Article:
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Trimester One readings:

It’s January 2023, which means it would be wrong to start my first blogpost of this year without saying Happy New Year. The new year brings a period of new beginnings but without first taking time for reflection on what you’ve achieved in the previous year and deciding on your new direction for the year ahead. For me and my PhD journey, that reflects what I’ve read in the first part of my PhD.


In preparation for my PhD, I read two books that provided me with some background information. The first was ‘A History of Modern Britain’ by Andrew Marr and the second was ‘The Prime Minister: The Office and It’s Holders Since 1945’ by Peter Hennessy. In a previous post on my PhD Instagram account, I mentioned this and how I found this to extremely beneficial, as I haven’t done any British Political History since I was at school. I also spent the Summer of 2022 reading sources I had previously included in my bachelors and masters dissertations. My key readings over the summer were focused on the 2010 Ethnic Minority British Electoral Study. For anyone interested in ethnic minority voting behaviour, reading the papers written by David Sanders, Maria Sobolewska, Stephen D. Fisher, and Anthony Heath gives the reader a strong foundation of knowledge – which can then be built on.


By the time the start of term came around, I was in a good position to use what I had read as a springboard but focused my readings on the works of four academics.


The first, Dr. Christopher Pich whose work looks at political party branding. I found this to be incredibly interesting, and his work made me question what I thought I already knew. What’s more, in the context of post-Brexit and the political realignment we’re experiencing – it makes sense that parties go through rebranding, to make them more accessible to card-carrying party members and the general electorate, to send a strong message that they can be relied on.


Leading on from Dr. Christopher Pich is Professor Andrew Gamble. Gamble has written fantastic articles on the current climate of British Politics. It’s eye-opening and explains how we got to the situation we’ve experienced and for me personally, my entire time at university has been overshadowed by Brexit. Thinking back to being amid completing my degree, it was overwhelming, and we were asking questions like “what’s going to happen next?”, “how much longer can this government survive?”, and “can they really survive?” Having said that, the works of Professor Gamble provides a detailed understanding that has provided me with a clearer understanding.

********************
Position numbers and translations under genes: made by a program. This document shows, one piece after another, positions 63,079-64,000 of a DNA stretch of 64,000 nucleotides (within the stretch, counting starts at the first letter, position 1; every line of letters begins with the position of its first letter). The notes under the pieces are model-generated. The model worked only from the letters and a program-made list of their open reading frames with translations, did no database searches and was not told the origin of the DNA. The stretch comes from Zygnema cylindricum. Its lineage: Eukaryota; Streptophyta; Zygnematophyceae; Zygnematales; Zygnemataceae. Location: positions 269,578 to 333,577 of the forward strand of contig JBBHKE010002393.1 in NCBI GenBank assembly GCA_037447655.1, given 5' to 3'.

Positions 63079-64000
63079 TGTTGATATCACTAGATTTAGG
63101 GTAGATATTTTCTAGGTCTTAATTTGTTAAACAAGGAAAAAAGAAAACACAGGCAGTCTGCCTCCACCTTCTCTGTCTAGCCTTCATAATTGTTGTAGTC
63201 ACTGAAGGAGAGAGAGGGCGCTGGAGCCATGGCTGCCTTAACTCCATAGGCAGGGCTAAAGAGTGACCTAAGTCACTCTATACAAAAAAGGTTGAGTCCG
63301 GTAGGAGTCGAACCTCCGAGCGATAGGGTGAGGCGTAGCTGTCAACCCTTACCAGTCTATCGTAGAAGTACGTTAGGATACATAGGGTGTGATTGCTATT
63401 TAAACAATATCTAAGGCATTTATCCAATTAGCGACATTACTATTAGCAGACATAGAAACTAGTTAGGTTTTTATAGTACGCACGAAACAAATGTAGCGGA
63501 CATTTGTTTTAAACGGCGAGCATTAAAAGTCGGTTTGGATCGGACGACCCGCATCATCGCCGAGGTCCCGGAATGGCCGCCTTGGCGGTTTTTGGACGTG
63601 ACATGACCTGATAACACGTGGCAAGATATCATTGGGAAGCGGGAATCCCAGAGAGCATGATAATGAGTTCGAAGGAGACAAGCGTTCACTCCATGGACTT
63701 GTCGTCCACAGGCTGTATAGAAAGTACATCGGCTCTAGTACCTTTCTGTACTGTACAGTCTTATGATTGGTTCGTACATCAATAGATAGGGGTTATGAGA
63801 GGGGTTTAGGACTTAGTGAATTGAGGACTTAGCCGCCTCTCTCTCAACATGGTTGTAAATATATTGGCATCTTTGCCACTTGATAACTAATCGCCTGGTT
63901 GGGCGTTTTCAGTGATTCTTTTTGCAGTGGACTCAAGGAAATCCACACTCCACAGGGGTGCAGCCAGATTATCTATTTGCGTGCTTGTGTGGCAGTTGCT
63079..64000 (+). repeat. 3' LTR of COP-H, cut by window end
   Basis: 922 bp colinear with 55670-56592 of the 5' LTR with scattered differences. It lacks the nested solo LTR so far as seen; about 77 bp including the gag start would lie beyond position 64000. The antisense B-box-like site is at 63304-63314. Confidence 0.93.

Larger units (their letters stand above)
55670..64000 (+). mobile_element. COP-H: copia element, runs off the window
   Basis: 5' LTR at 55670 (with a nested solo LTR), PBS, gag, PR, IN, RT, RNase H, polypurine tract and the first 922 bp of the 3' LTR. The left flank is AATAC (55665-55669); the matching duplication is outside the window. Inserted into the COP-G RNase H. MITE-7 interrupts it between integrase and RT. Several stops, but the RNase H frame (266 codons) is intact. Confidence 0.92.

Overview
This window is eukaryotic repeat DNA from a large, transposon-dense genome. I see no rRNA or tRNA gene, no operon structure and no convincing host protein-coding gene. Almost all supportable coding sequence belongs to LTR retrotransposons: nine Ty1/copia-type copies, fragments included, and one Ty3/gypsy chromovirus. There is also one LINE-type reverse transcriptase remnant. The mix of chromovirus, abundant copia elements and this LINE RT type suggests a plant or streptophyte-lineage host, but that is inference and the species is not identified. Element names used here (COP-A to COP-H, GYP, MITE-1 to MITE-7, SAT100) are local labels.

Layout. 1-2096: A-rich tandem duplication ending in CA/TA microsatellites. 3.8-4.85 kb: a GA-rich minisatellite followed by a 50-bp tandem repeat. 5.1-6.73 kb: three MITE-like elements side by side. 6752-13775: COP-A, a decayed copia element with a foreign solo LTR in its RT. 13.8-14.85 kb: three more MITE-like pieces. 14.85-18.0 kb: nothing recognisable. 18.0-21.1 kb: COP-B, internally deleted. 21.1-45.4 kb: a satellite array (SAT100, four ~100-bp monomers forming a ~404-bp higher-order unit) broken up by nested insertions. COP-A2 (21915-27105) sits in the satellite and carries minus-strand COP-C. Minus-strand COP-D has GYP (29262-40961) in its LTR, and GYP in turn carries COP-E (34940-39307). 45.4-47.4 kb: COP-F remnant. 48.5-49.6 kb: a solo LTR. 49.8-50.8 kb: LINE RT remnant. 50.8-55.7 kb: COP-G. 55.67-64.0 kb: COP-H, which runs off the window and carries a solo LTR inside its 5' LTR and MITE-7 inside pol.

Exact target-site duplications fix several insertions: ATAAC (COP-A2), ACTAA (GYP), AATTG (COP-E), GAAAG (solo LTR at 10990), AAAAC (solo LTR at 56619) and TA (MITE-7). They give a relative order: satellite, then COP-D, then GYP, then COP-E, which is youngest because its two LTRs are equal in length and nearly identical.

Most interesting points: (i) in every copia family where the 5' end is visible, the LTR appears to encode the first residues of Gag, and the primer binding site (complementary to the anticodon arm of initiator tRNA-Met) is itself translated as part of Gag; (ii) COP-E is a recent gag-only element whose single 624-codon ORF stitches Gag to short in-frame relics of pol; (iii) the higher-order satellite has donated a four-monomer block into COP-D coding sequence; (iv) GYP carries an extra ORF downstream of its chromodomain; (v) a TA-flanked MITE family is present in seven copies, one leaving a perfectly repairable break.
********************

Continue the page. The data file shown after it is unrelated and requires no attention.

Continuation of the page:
Next, Professor Tim Bale who is one of the leading academics on the Conservative Party – my research is going to focus on the Conservative Party so his work is providing me with arguments that as a party member, I know I don’t think about. Just on the note of Professor Tim Bale, at the end of the last trimester, he was the guest speaker for the Annual Norton Lecture where he gave his insight into The Conservative Party after Brexit: Mainstream or Radical Right? It was a real pleasure to hear his thoughts and I know I definitely need to read more of his work.


The final academic whose work I’ve found to be particularly useful is Professor David Denver, particularly his book on Elections and Voting Behaviour in Britain (1994). I found this to be very useful because, at the time, ethnic minority voting behaviour wasn’t considered an important aspect that needed to be looked at. What I’ve learnt during my time in academia, is even if a piece of work doesn’t explicitly link to your own research – it’s still valuable because there are always questions to be asked.


And on that, over the next few weeks I’ll be setting out what I plan on reading in 2023 – but for now, do ensure you follow my PhD Instagram account (@PhDwithZeena) and follow me on Twitter (ZMistryResearch).

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